What You Need in Order to Sue for Copyright Infringement
Filing a lawsuit for copyright infringement can be a long, complex process. Before jumping into a claim with both feet, it is important to understand exactly what you are getting into.
If you own the copyright to a work, whether it is a piece of music, a literary work, a film or any other copyrighted creation, you bear the sole right to reproduce or distribute that creation. Anyone who distributes or reproduces your copyrighted material without your expressed consent may be liable for civil or criminal charges. Civil copyright infringement can result in you being awarded statutory damages of anywhere between $750 and $30,000. Willful infringement can bring about an award of up to $150,000, fines amounting to $250,000 and up to five years in prison for the offender.
If you believe you have been the victim of copyright infringement, you should take a few steps, including:
- Consult with a legal professional. Some lawyers focus specifically on the intricacies of copyright law. This can be incredibly valuable it if you intend to follow through with your claim.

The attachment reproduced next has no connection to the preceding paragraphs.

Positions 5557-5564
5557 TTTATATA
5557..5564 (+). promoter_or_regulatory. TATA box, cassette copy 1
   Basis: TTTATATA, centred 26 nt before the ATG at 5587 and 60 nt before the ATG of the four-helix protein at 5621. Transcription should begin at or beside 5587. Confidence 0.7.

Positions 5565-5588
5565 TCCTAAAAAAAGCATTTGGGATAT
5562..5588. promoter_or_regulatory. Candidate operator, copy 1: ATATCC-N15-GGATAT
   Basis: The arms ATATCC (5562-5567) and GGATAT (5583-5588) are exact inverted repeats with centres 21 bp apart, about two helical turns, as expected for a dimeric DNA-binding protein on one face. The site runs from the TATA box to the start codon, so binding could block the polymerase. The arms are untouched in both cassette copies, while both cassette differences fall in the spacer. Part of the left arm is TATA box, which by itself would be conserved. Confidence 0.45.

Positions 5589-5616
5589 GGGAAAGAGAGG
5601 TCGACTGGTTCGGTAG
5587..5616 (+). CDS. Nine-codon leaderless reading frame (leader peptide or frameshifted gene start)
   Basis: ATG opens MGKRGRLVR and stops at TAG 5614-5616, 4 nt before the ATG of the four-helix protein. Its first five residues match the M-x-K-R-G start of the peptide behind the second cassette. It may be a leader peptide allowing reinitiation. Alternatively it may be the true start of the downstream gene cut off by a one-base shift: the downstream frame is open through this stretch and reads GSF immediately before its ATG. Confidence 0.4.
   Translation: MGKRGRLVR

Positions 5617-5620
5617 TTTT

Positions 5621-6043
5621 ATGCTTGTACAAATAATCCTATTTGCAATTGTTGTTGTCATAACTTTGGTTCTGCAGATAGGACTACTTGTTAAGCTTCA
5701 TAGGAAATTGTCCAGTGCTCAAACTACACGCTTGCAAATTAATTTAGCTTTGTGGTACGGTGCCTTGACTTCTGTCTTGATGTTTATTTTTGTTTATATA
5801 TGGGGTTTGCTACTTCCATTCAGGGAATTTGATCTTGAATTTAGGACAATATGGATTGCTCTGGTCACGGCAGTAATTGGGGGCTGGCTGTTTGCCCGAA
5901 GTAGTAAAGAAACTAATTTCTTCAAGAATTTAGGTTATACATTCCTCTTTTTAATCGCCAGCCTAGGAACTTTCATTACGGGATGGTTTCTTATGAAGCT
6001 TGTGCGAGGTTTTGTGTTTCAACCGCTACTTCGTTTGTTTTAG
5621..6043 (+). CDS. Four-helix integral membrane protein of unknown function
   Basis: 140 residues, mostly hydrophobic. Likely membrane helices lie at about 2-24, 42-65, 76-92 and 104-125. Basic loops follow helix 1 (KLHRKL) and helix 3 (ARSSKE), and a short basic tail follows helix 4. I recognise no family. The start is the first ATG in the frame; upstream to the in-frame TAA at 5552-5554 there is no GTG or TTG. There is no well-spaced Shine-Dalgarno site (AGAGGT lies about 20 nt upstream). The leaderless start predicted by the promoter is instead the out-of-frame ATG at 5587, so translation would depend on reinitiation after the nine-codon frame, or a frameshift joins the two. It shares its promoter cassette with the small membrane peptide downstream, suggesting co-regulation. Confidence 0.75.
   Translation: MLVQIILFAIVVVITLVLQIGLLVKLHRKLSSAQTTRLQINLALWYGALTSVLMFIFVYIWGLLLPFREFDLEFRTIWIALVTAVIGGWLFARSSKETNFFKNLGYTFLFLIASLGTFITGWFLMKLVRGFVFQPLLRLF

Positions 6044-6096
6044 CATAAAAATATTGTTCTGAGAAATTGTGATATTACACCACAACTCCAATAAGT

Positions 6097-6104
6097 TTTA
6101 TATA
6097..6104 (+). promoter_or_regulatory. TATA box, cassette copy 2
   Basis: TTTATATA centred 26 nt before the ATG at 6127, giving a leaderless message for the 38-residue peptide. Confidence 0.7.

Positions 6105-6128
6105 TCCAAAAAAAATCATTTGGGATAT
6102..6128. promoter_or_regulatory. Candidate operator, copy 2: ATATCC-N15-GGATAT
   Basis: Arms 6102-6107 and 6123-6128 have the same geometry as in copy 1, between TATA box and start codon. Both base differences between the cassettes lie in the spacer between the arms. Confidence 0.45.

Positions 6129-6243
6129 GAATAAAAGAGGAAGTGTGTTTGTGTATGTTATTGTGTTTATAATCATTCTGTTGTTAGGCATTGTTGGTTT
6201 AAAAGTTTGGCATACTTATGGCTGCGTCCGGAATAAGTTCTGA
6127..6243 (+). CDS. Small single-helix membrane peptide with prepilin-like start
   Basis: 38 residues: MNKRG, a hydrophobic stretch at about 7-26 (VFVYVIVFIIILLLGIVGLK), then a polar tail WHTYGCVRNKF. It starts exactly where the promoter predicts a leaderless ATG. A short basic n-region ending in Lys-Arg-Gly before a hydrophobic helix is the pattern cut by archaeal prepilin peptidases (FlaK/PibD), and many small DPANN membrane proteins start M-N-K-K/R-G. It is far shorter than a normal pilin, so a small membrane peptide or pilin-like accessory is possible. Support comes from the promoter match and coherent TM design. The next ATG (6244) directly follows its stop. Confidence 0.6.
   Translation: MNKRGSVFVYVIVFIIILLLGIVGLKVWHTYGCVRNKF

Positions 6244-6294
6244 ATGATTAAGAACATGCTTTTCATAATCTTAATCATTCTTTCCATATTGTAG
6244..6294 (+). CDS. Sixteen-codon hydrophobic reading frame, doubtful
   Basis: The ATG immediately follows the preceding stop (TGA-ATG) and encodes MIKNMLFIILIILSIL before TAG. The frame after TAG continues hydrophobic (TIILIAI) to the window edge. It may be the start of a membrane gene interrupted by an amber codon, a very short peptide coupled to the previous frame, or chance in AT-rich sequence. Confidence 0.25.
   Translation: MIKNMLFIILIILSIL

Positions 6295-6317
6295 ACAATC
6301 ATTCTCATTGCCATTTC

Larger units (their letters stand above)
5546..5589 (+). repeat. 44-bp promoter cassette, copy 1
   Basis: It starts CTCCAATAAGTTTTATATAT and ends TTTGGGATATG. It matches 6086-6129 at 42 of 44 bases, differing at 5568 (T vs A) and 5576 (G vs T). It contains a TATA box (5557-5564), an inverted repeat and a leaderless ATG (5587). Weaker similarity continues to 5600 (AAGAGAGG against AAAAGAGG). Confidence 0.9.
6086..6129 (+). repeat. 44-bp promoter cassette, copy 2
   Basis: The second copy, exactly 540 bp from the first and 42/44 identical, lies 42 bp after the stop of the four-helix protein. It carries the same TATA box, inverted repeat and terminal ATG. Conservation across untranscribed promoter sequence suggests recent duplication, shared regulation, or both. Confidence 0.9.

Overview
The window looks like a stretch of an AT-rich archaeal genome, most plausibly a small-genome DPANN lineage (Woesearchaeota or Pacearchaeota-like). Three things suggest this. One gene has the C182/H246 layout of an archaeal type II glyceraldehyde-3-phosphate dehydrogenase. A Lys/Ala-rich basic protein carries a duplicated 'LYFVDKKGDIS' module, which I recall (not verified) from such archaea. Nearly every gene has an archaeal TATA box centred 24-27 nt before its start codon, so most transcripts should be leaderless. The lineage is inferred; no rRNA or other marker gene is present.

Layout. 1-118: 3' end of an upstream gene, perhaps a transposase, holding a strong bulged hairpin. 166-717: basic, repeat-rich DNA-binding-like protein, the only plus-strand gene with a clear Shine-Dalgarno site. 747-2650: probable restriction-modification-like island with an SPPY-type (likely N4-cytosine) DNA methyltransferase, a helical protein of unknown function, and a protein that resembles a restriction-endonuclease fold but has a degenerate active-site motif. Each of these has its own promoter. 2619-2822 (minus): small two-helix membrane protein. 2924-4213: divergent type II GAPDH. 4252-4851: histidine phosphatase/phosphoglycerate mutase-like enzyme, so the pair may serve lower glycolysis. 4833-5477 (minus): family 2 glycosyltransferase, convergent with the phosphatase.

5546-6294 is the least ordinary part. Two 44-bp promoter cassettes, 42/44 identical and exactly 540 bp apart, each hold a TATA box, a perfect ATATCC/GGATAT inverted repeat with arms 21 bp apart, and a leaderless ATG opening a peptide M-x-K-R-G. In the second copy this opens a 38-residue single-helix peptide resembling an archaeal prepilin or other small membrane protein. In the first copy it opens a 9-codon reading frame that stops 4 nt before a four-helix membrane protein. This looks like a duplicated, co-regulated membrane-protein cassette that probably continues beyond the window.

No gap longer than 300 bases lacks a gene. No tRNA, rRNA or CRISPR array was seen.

- Carefully review your claim. To hold a valid copyright, it is not absolutely necessary to have registered your material. If you have created a piece of music, literature, choreography, architecture, sculpture, graphics, a motion picture or an audio recording, you have a valid claim to ownership over the copyright.
- Investigate the infringement. It is often necessary to show that the infringer had access to your copyrighted material. This access could include physical access or remote access via a website. It is also important to have your copyright attorney investigate any possible legal arguments the infringer could use to defend damaging actions in court.
- Decide if litigation is the right way to go. Often, a copyright lawsuit is expensive and time-consuming. If you don’t stand to recoup your losses or the matter isn’t worth the investment of your time, you might want to reconsider taking your case to court.
If you need to explore your options for filing a civil claim for copyright infringement, speak with a commercial litigation attorney in Houston today.